3D Systems’ D2P FDA-cleared software allows clinicians to 3-D-print diagnostic patient-specific anatomic models. Image courtesy of 3D Systems.
September 12, 2019 — 3D Systems has received additional U.S. Food and Drug Administration (FDA) 510(k) clearance for its D2P software allowing clinicians to 3-D print diagnostic patient-specific anatomic models.
D2P (DICOM-to-Print) relies on automatic segmentation tools driven by deep learning that allow medical practitioners to quickly create accurate, digital 3-D anatomic models from medical imaging data. With the additional FDA clearance, D2P addresses the growing demand by point-of-care (POC) institutions for in-house manufacturing using an accurate and reliable 3-D segmentation solution that can produce 3-D-printed models.
D2P now also includes the latest advancements in deep learning image processing technology and virtual reality (VR) visualization. This allows hospitals and device manufacturers to significantly reduce the time associated with the creation of 3-D models.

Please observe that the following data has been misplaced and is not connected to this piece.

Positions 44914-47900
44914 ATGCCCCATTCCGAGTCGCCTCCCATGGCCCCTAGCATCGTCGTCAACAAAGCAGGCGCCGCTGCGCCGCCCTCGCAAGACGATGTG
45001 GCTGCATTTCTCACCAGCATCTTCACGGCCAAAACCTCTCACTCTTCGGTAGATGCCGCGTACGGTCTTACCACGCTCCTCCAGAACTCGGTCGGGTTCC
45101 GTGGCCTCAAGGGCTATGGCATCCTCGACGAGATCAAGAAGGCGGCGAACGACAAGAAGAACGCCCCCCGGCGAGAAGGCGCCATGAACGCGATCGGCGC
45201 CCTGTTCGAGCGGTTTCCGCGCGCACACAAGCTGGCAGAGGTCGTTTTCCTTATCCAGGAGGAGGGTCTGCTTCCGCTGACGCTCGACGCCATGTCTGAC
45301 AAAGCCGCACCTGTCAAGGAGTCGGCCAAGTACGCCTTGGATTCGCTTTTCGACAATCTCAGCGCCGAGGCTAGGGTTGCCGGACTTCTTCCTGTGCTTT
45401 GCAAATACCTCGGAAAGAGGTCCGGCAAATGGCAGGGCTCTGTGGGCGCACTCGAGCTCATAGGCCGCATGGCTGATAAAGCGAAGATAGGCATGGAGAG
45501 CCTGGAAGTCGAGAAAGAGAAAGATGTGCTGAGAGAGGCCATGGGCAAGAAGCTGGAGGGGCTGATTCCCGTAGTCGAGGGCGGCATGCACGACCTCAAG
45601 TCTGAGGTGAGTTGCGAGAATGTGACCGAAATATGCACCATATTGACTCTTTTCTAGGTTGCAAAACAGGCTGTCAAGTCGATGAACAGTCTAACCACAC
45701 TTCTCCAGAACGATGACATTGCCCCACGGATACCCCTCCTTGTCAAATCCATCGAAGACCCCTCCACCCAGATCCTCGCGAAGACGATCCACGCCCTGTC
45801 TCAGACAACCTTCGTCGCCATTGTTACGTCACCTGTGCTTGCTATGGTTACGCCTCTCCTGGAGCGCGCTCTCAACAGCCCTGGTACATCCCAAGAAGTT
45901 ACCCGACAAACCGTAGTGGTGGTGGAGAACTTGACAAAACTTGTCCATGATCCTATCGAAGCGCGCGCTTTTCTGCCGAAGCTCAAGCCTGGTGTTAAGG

The software also includes a volumetric VR solution enabling instant views of patient scans in a 3-D environment — facilitating surgical planning and conversations between medical staff and their patients.
"We are used to going into surgery with uncertainties and an arsenal of contingency plans," said Solomon Dadia, M.D., deputy director of the orthopedic-oncology department and director of the 3D surgical center at Souraski Medical Center in Tel-Aviv. "With 3-D-printed models and enhanced 3-D visualization tools such as VR, we are able to gain a better understanding of the surgery and pathology we are going to treat. This allows us to come up with a more precise surgery plan designed to deliver a better surgical outcome."
In accordance with the FDA announcement on new guidelines for 3-D-printed, patient-specific anatomic models in 2017, diagnostic-quality models must be an output of a Class II regulated medical device software. According to the company, 3D Systems is the only company to offer both a software solution and compatible printers of its own that meet this regulatory requirement. Anatomic models can be produced using a variety of 3D Systems printing technologies — ColorJet Printing, MultiJet Printing, Stereolithography and Selective Laser Sintering — including materials that are capable of sterility and biocompatibility.
For more information: www.3dsystems.com